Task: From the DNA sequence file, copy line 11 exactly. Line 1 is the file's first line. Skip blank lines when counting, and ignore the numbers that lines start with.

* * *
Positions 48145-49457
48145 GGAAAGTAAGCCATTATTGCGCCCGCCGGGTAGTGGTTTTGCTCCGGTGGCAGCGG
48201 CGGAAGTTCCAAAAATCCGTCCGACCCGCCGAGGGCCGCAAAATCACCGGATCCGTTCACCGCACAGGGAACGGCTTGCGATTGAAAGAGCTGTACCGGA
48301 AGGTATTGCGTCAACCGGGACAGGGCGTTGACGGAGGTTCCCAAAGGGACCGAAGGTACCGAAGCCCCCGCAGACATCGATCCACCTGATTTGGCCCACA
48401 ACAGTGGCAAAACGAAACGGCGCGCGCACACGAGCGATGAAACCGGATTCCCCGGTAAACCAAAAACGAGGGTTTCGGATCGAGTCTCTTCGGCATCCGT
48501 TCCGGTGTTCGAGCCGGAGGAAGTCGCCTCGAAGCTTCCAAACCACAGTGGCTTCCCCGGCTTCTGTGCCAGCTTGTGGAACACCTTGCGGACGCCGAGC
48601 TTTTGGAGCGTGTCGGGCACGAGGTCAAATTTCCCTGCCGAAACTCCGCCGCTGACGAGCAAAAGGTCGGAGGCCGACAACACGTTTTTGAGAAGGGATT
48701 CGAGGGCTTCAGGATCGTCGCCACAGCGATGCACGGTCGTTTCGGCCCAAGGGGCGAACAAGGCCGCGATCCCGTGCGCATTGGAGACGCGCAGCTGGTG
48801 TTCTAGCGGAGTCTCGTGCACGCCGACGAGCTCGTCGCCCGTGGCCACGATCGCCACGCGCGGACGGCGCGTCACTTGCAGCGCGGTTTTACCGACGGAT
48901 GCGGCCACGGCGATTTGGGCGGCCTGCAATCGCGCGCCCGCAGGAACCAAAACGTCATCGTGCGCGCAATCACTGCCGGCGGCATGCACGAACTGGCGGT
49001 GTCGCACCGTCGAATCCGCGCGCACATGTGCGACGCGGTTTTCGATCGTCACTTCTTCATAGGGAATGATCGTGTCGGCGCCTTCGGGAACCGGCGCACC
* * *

49001 GTCGCACCGTCGAATCCGCGCGCACATGTGCGACGCGGTTTTCGATCGTCACTTCTTCATAGGGAATGATCGTGTCGGCGCCTTCGGGAACCGGCGCACC